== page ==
Review of the Revealing Form of Physical and Verbal Karma
We’ve seen that one aspect of physical and verbal karma is the revealing form. In the case of physical karma, this is referring to the shape of the pathway of that physical karma. This is the shape of the whole complex involved with the action, not just the physical action. This includes the motivation, the object involved with it, reaching a finale, and so on. In the case of verbal karma, we’re talking about the sound of that pathway such as the sound of our voice as we say something. Again, this is with the motivation and the intention and all the rest.
Do you understand that we’re not talking about the sound that comes out of a machine? If there’s a sound of my voice as I’m speaking, that sound doesn’t arise only on the basis of the basis of the movement of my mouth and tongue, and the mechanical movement of air through my lungs and vocal chords. That doesn’t exist by itself, does it? It’s not the same as a sound produced by a machine. That sound can only arise with an intention, a distinguishing of what words to say, a motivation and so on, in addition to the mechanical thing of moving my mouth. So, the compulsive sound in karma is the complex of all these factors.
What reveals the motivation and all these other things, what I can perceive, is just hearing the sound of the voice that I hear. I can’t actually perceive the other factors. That’s why sound is what represents the flow here of the mental pathway. It’s through the sound that you know these other things and it is revealing or causing you to know something. The revealing form of the physical or verbal pathway or action ends when the action ends. When I stop speaking, that revealing form is finished. When I stop hitting somebody or petting the dog, that revealing form is finished.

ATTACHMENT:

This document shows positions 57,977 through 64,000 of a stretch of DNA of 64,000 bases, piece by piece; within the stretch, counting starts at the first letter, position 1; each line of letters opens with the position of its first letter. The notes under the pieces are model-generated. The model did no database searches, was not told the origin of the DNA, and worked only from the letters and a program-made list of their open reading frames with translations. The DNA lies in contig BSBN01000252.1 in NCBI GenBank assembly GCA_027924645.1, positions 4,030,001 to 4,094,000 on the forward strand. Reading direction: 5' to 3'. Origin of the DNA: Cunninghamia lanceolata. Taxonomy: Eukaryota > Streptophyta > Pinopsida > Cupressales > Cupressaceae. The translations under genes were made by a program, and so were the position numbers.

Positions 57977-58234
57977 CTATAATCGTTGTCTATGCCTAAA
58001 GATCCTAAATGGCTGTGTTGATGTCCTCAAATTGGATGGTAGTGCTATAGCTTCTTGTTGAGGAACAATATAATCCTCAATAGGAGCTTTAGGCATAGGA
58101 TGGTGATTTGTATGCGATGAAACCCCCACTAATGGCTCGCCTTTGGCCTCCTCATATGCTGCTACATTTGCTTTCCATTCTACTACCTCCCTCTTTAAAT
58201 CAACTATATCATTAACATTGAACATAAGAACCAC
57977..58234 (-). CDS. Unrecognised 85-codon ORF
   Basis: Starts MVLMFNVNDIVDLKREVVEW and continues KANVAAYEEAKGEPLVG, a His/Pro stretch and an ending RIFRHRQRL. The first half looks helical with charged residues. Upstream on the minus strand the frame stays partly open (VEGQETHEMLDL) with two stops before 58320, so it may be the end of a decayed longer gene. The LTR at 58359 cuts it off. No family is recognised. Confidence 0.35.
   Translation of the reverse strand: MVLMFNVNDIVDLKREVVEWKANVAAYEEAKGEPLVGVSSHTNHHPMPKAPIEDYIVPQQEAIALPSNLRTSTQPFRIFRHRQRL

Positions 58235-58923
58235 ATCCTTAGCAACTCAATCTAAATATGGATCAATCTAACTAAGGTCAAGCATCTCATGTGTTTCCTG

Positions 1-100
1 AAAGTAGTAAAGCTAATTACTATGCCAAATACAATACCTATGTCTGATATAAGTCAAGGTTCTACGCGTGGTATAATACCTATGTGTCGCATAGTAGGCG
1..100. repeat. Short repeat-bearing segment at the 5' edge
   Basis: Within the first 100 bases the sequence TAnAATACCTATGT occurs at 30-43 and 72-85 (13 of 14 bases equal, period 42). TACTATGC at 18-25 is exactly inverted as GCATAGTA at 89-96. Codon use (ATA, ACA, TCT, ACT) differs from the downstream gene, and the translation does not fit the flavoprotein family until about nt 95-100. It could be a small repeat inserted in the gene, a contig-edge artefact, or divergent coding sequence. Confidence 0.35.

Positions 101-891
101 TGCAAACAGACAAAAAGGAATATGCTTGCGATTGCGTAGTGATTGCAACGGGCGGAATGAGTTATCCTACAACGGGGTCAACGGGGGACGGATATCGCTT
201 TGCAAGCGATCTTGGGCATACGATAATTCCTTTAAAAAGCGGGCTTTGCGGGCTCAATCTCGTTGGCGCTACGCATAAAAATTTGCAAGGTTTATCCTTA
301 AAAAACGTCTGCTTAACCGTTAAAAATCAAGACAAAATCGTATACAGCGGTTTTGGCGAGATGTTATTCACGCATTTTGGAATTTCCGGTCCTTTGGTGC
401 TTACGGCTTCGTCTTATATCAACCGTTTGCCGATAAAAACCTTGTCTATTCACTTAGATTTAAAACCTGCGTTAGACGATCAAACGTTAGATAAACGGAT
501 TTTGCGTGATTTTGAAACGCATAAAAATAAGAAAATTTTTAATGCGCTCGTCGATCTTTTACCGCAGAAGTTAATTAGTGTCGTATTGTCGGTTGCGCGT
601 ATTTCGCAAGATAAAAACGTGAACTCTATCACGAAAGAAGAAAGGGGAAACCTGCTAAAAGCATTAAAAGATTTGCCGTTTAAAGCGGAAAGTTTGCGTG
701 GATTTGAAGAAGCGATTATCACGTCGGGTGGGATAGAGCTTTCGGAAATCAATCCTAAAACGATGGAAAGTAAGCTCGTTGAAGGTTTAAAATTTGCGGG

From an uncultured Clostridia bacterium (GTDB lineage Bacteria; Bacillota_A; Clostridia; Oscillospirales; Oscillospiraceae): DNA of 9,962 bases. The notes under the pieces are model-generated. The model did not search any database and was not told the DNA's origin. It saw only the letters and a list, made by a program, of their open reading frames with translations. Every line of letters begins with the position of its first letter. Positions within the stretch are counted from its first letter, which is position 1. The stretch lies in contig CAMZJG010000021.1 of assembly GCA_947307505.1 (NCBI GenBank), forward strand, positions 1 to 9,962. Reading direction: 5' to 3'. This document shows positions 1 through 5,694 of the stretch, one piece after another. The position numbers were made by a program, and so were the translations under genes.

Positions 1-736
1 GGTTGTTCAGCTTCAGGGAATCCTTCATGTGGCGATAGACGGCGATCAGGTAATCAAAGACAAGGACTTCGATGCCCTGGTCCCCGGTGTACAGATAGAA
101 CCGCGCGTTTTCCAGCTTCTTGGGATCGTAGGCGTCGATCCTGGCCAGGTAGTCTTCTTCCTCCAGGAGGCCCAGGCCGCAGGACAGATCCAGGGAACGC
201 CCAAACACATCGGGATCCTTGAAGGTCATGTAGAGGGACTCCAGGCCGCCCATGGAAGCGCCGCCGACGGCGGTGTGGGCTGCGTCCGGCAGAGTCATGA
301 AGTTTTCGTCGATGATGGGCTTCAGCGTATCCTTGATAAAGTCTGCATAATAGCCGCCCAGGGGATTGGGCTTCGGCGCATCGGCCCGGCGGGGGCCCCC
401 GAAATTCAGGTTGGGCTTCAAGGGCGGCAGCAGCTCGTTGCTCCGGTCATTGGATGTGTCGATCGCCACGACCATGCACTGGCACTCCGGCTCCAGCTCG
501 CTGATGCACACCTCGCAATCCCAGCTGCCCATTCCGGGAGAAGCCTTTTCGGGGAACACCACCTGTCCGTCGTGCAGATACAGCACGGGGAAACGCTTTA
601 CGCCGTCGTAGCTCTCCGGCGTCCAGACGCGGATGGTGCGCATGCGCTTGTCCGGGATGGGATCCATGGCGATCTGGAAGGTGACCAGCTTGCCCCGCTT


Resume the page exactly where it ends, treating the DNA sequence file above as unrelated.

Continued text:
Definition and Characteristics of a Non-revealing Form
But, there is also a non-revealing form. That also is part of the compulsiveness of the karma. Now, the definition: a non-revealing form is a subtle form of physical phenomenon that is caused by a strong constructive or destructive motivating framework. That’s the distinguishing intention and the emotion. It is caused by that but it does not show or reveal that motivation. Such a phenomenon is part of a mental continuum but is not felt on that mental continuum. In our Western terminology, that means that it is unconscious. It’s not made of particles. It does not degenerate or wear out from moment to moment although it can be strengthened or weakened. It doesn’t naturally wear out like a battery in a recorder. It can only be an object of mental cognition and it must be either constructive or destructive. That’s the definition and its characteristics.
In addition, it arises dependently with a revealing form and it continues with a mental continuum after the revealing form is no longer present. It continues with the mental continuum so long as we do not decide to never repeat that action. So long as we intend to repeat yelling at you or repeat speaking kindly to you, it will continue. If I decide that I’m never going to yell again, you lose the non-revealing form. Vows are included in these non-revealing forms. If we decide, for example, that we’re never going to work for enlightenment or engage in bodhisattva behavior anymore and give up bodhichitta, then you no longer have the bodhisattva vow. That non-revealing form is gone.
These non-revealing karmic forms are compulsive. They are still karma. So, karma, now in the case of physical and verbal behavior, there’s the urge that brings on the whole pathway, includes the pathway, and it also includes this non-revealing form that continues after we finish the action. Therefore, it’s certainly not just the action, is it? It’s much bigger.